Since I first became immersed in the American Jewish community more than 30 years ago, the rules of the game and the path to being considered a Jewish “leader” (has anyone ever met a Jewish “follower?”) has been pretty clear.
All we had to do was give lots of money to Federation and other mainstream Jewish organizations, invest in Israel Bonds to support the miracle that was taking place in the Jewish homeland, work with AIPAC to build support for Israel in Washington, work with the AJC and ADL to fight anti-Semitism, and work to fight racism and bigotry and support social justice programs that benefited to the poor and those who suffered from discrimination here in the U.S.
We had it all figured out. In just one generation we had gone from being the targets of discrimination and bigotry to being the most widely admired religious group in the country.
We felt like heroes and took great pride in Israel’s amazing accomplishments against all odds. First surviving attacks from richer, more powerful and wealthy Arab neighbors and then moving on to become a world military and financial powerhouse.
And above all, Jews were the smartest guys and gals in the room. Just ask any Jew (or any anti-Semite).
No more nose jobs and no more changing our names to sound less Jewish. We had arrived and won. Or so it seemed to most people.
Just not the wealthy, older Jewish “leaders” for whom perpetual victimhood and the belief that the rest of the world wants to destroy us is so hard-wired into their Jewish identity that they seem powerless to change it.
They knew what we needed to do and what we needed to fear. Our biggest threats were anti-Semites, intermarriage, assimilation, and anything that endangered the survival of Israel.
And, first and foremost, not to grant Hitler a posthumous victory.
For a very long time, most Jews were happy to go along with that story. Israel had the bravest, most ingenious, and most moral army in the world and for Jews who were still coming to grips with the enormity and tragedy of the Holocaust the story had credibility and resonance.
But the tipping point for me came when Yitzhak Rabin was murdered in cold blood–not by an Arab terrorist but by an Orthodox Jew acting on the instructions of his rabbis.
And then came the perpetual occupation and growth of settlements, which caused Israel to become an international pariah for reasons that a growing number of Jews actually embraced.
But the roof got blown off after Bibi’s speech to Congress — and his decision to form an Adelson-funded coalition consisting of hard line right wing Jews, Obama-hating Republicans, and proudly homophobic Christian evangelicals — the facts on the ground changed dramatically but the narrative of our legacy organizations did not.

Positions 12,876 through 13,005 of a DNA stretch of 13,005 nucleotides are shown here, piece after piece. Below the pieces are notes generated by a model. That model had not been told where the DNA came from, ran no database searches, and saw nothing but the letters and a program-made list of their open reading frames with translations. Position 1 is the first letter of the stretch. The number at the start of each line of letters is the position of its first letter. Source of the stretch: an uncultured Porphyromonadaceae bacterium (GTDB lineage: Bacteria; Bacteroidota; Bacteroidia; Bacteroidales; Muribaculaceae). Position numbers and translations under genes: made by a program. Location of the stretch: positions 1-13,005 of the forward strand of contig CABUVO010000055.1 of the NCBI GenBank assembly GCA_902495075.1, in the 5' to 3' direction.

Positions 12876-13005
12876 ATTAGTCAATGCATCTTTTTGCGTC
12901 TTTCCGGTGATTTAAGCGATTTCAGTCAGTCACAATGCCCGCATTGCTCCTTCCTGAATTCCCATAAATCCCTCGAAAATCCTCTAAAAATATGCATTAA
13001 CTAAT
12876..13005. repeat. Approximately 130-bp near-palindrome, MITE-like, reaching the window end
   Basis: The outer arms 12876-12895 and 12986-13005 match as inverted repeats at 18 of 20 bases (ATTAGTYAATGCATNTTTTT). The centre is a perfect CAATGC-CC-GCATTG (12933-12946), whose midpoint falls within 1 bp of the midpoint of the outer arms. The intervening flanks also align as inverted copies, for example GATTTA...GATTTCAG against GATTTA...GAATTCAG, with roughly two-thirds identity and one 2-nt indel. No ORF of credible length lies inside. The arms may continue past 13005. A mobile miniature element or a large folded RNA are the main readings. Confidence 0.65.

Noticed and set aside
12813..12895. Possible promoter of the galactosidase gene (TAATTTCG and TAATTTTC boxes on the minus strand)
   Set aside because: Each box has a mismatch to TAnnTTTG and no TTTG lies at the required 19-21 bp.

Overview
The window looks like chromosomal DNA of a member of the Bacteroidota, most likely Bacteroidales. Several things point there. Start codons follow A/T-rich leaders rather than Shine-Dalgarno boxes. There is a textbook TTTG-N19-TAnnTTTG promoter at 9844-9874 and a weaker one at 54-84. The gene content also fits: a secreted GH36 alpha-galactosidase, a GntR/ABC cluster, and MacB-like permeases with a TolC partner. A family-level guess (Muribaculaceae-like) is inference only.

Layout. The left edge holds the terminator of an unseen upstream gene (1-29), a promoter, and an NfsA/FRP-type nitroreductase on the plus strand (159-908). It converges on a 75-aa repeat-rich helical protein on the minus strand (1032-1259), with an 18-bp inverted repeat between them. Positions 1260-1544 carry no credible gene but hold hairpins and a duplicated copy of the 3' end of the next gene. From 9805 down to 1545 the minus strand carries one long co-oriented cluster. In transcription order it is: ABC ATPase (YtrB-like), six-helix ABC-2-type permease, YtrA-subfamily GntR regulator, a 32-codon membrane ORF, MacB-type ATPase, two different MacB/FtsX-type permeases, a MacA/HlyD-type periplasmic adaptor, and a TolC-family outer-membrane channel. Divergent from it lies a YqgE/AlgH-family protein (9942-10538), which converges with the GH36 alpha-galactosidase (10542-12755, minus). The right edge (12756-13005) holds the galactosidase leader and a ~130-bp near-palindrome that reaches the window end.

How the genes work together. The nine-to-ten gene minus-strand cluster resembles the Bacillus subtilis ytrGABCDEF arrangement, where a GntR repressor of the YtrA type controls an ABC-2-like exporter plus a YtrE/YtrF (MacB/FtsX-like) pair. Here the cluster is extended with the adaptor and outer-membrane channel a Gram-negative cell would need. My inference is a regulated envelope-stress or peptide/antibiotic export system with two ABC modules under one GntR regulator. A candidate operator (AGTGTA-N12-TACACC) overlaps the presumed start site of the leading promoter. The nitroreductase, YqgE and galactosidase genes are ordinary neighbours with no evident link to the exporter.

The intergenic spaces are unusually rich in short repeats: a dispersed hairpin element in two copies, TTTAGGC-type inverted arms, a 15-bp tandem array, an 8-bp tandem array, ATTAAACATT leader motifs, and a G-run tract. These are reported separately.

Suddenly Jews who were committed to Jewish values and Tikkun Olam found themselves on the outside looking in. And the older, wealthier Jews made it clear that to be Jewish meant to hate the right people and make sure they didn’t destroy us.
At the very time when Jews have never had more safety, prosperity, and influence in history.
Instead of adapting the narrative to acknowledge these changes and foster conversation and discussion about them, many American Jewish decision makers have moved to shut down conversation and demonize those who dare to express concerns or troubling opinions out loud or even ask questions.
In short, we did the unthinkable for Jews. We got stupid and persisted with narratives based on paranoid fantasies and outdated information.,
The existential threats of today for Israel are coming not from anti-Semites and from devastated and collapsing Arab neighbors, but from the Occupation and self-inflicted errors and decisions made by our own Jewish leaders that would divide our community and turn one Jew on anoth
On one side is the Netanyahu/Adelson coalition and their small but wealthy and powerful supporters here who believe that being a Jew means surviving in a perpetually hostile world where Jews always have been and always will be targeted for destruction by those who are determined to destroy us.
On the other are the majority of American Jews who care about Israel and its safety, but who don’t feel like victims as Jews here in a country where Jews are admired and respected and even disproportionately loved.
More than 90 percent of self identified American Jews say they are proud to be Jewish and feel a special connection to Israel. And yet members of the Netanyahu/Adelson coalition routinely say that Jews who disagree with them even a little bit are self-hating anti-Semites.
Most people or groups who are designated as a cause of the problem by those who are part of the new ruling international Israeli/Republican/Evangelical team are actually people or groups who have found their voice as a RESULT of the problem.
J Street, for example, does not turn Jews against Israel. J Street gives Jews who feel alienated by the new paradigm a place to go where they can have a voice and feel safe.
With all of our Nobel prize winners and our extraordinary brilliance how did we get the most important part of the real narrative so wrong?
The next segment of this series that began last week will explain. The first segment can be found by clicking here.